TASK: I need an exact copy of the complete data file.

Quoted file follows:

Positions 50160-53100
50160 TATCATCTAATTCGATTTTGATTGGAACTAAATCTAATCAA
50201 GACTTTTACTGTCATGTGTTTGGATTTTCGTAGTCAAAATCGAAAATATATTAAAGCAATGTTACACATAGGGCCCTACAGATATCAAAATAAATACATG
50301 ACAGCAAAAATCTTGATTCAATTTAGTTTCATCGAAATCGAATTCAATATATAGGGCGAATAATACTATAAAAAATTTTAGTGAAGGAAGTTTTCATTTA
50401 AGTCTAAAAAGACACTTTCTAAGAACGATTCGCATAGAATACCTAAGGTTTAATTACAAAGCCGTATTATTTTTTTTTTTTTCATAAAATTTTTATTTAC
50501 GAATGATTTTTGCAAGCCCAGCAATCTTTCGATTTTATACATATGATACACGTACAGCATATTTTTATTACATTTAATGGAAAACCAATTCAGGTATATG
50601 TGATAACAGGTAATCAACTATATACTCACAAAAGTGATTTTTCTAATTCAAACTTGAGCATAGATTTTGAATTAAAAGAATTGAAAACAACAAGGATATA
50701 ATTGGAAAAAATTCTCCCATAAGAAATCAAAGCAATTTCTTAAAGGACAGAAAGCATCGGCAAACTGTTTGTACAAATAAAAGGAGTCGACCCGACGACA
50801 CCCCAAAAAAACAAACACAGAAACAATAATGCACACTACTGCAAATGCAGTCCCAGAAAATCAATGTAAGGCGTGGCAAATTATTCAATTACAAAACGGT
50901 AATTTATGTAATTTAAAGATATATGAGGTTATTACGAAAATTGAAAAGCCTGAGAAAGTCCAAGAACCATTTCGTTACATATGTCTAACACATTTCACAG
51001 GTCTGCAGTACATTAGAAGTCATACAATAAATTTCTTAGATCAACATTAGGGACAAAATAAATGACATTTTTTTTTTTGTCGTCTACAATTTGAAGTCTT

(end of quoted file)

Positions 50160-53100
50160 TATCATCTAATTCGATTTTGATTGGAACTAAATCTAATCAA
50201 GACTTTTACTGTCATGTGTTTGGATTTTCGTAGTCAAAATCGAAAATATATTAAAGCAATGTTACACATAGGGCCCTACAGATATCAAAATAAATACATG
50301 ACAGCAAAAATCTTGATTCAATTTAGTTTCATCGAAATCGAATTCAATATATAGGGCGAATAATACTATAAAAAATTTTAGTGAAGGAAGTTTTCATTTA
50401 AGTCTAAAAAGACACTTTCTAAGAACGATTCGCATAGAATACCTAAGGTTTAATTACAAAGCCGTATTATTTTTTTTTTTTTCATAAAATTTTTATTTAC
50501 GAATGATTTTTGCAAGCCCAGCAATCTTTCGATTTTATACATATGATACACGTACAGCATATTTTTATTACATTTAATGGAAAACCAATTCAGGTATATG
50601 TGATAACAGGTAATCAACTATATACTCACAAAAGTGATTTTTCTAATTCAAACTTGAGCATAGATTTTGAATTAAAAGAATTGAAAACAACAAGGATATA
50701 ATTGGAAAAAATTCTCCCATAAGAAATCAAAGCAATTTCTTAAAGGACAGAAAGCATCGGCAAACTGTTTGTACAAATAAAAGGAGTCGACCCGACGACA
50801 CCCCAAAAAAACAAACACAGAAACAATAATGCACACTACTGCAAATGCAGTCCCAGAAAATCAATGTAAGGCGTGGCAAATTATTCAATTACAAAACGGT
50901 AATTTATGTAATTTAAAGATATATGAGGTTATTACGAAAATTGAAAAGCCTGAGAAAGTCCAAGAACCATTTCGTTACATATGTCTAACACATTTCACAG
51001 GTCTGCAGTACATTAGAAGTCATACAATAAATTTCTTAGATCAACATTAGGGACAAAATAAATGACATTTTTTTTTTTGTCGTCTACAATTTGAAGTCTT